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Green Certification: Focus Area 4 -- The Building

October 15, 2010

by Kit Cassingham

Energy management is one important aspect of having a green building and running an energy efficient business. The pay back is worth initial up-front costs. Insulation is the easiest and most affordable place to start. Water conservation is another important aspect of running a green bed and breakfast. A well designed and built house is the best way to conserve natural resources, and thus money. Your B&B success is bolstered through careful environmental planning and operations.

The building(s) you house your bed and breakfast operations in is the foundation of your environmental program. Though making an existing building more environmentally friendly can be expensive and feel like a daunting task, if it's done bit at a time it's doable. And the payoffs are generally commensurate with the effort and expense.

The shell of the house is the barrier between your guests and the elements, the barrier that keeps them comfortable, to some extent or another. I'm calling the shell your roof, walls, windows, and foundation. It keeps wind, moisture, and extreme temperatures at bay. The tighter the building shell, the more comfortable your guests are going to be.

Your maintenance routine is part of your environmental program. Repairing holes in the roofing and windows is a natural. To add to that concept, repairing holes in the insulation is also a natural, but since the insulation isn't seen, it's easily overlooked.

I'm extending the concept of "hole" for this discussion to mean inadequate amounts of insulation. If your inn is very old, like say older than 2008, or wasn't built with attention to energy conservation, you can benefit by adding insulation to your shell. The minimum required by the Uniform Building Code (UBC)is just that, a minimum, and you are well advised to use more.

The easiest and least expensive time to insulate walls thoroughly is as you are building. And don't overlook insulating the foundation, the walls below ground level. The next level of ease and expense is during renovation, when interior surfaces are removed. The most expensive way to improve insulation is when renovation and construction aren't in progress; but that expense shouldn't stop you from improving your insulation layer.

Attics are generally always easy to insulate, and give you the best payback for cost and effort. That's also where there tends to be the most leaks from the house to the attic. And don't get confused about the value of ventilating your attic space for plugging leaks. You need to do both.

I'm heavily focused on insulation because it's so basic to a building's structure and your savings. While actual dollar savings vary depending on where you are located, the type of insulation you select, and how much insulation you opt to use, you can anticipate saving up to 30 percent in your heating and cooling bills alone by increasing the insulation of your inn.

Other holes include insulation/weather stripping around windows and doors, outlets/switches and ceiling lights (especially can lights), and around vents and fireplace doors. Your windows are also holes in your shell, so don't forget to "insulate" them.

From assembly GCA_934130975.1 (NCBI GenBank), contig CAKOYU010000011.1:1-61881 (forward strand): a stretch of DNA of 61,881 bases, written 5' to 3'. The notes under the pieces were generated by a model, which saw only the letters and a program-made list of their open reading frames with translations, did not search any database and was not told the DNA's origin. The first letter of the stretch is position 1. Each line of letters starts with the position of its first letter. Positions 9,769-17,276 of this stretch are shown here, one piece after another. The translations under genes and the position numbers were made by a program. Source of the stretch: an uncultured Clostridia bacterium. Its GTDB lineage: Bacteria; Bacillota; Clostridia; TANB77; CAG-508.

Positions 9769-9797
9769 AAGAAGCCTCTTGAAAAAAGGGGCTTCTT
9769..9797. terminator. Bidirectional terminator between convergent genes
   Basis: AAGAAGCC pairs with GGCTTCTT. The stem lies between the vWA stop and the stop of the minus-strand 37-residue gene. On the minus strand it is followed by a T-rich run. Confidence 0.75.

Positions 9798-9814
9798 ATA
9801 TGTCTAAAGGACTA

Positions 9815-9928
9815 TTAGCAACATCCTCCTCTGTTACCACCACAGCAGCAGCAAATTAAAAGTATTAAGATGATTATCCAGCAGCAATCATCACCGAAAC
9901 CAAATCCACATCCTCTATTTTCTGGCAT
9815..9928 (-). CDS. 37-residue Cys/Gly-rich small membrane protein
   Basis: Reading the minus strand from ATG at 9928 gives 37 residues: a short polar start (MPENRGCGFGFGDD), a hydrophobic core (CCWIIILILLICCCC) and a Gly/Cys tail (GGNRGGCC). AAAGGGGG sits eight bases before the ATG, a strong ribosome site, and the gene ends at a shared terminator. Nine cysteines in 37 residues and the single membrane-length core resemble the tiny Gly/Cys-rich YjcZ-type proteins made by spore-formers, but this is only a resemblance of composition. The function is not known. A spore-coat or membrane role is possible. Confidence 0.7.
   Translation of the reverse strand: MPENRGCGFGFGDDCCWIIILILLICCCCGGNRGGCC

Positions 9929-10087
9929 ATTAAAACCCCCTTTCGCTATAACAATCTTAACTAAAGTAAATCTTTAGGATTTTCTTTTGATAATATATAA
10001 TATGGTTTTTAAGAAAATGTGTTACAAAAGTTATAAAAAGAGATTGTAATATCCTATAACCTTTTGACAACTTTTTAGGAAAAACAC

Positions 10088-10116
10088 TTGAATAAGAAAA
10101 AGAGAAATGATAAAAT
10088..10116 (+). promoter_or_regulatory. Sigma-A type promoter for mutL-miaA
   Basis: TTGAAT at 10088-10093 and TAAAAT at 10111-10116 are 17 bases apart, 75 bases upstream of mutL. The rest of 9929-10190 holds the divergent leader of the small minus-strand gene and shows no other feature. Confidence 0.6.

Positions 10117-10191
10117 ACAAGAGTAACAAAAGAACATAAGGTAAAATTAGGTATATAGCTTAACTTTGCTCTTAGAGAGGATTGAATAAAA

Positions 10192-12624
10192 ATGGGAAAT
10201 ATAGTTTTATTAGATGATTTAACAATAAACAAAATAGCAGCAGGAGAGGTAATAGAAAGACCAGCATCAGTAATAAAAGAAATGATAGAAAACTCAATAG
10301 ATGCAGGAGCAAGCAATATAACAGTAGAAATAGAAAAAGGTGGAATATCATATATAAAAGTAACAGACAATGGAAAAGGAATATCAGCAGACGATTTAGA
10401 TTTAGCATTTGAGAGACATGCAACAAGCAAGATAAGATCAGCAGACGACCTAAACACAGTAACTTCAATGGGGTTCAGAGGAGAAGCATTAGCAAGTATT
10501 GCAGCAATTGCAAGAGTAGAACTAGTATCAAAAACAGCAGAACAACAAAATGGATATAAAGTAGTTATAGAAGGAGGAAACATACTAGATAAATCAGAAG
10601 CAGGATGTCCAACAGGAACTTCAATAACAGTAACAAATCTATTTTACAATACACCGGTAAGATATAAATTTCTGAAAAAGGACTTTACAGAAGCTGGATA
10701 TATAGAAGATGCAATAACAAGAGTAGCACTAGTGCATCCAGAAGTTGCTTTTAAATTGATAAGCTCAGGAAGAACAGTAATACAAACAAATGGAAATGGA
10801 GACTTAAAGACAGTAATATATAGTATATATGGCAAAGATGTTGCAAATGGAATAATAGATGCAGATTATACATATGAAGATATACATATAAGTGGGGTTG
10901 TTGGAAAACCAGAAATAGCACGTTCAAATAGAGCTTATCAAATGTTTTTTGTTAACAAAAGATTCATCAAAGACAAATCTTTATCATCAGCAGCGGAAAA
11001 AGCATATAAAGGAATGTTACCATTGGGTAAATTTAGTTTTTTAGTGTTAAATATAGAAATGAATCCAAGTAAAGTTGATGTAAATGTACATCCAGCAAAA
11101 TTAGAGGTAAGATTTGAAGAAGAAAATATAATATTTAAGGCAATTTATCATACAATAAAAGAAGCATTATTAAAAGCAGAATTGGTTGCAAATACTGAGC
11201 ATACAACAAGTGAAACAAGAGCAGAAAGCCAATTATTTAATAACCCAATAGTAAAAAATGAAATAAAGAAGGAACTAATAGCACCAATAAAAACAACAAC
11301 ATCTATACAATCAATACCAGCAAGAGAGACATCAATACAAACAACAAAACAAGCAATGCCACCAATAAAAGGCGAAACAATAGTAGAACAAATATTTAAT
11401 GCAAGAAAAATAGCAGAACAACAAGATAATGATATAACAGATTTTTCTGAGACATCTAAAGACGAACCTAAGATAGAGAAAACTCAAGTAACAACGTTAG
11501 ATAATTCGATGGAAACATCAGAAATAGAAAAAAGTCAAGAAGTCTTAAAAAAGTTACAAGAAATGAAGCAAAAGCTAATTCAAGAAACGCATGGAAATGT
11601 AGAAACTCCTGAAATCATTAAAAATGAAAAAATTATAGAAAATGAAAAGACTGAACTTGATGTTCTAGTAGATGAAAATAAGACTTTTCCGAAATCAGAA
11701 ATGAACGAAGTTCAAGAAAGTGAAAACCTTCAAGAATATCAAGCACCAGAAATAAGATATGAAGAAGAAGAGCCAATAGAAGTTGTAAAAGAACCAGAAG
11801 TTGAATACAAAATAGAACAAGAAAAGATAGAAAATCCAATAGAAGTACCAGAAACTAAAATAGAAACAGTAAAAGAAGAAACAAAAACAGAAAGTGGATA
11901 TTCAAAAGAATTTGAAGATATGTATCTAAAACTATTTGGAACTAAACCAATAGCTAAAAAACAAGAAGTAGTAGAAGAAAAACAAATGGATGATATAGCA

Improving the B&B building is another great way to green the inn. The fuchsia color points out some of the areas where you can tighten the building.

A B&B's Greening Efforts In The Structure


What other ways can you make your bed and breakfast building more environmentally friendly?

  • Use natural and renewable materials in the construction, renovation, and decorating of the inn is an excellent way.
  • Use materials that are local, as much as possible to save the impacts of transporting them long distances.
  • Wood from sustainably managed forests is a more environmentally sound practice.
  • Avoid finishes with volatile organic compounds (VOCs) to reduce your use of petroleum-based products and to improve air quality.
  • Buy fabrics of natural fibers, not man-made fibers. Cotton, silk, and wool are great starts. There is controversy over the soundness of rayons made of bamboo, beechnut, and other wood pulps so go cautiously there.
  • Buy Energy Star (e-star) rated appliances, fixtures and electronic equipment. While I often advocate waiting until a piece of equipment has lived its useful life before replacing it, there are big enough savings in some upgrades that I feel it's valuable to replace old appliances while they are still working.
  • Recycle construction waste.
  • Recycle renovation waste -- the items you remove like lumber, windows, carpeting, electronics, appliances, toilets, showers, etc.
  • Replace water-hog fixtures and appliances with water conserving ones.
  • Used furniture and decorations are another way of saving natural resources and conserving your finances.

There area so many ways to green your inn that this one article can't begin to cover all the possibilities. But this is a good start. Now, let your imagination kick in and see what else you can figure out to green your inn to save the environment, and your money. I have every confidence you can add to my list.




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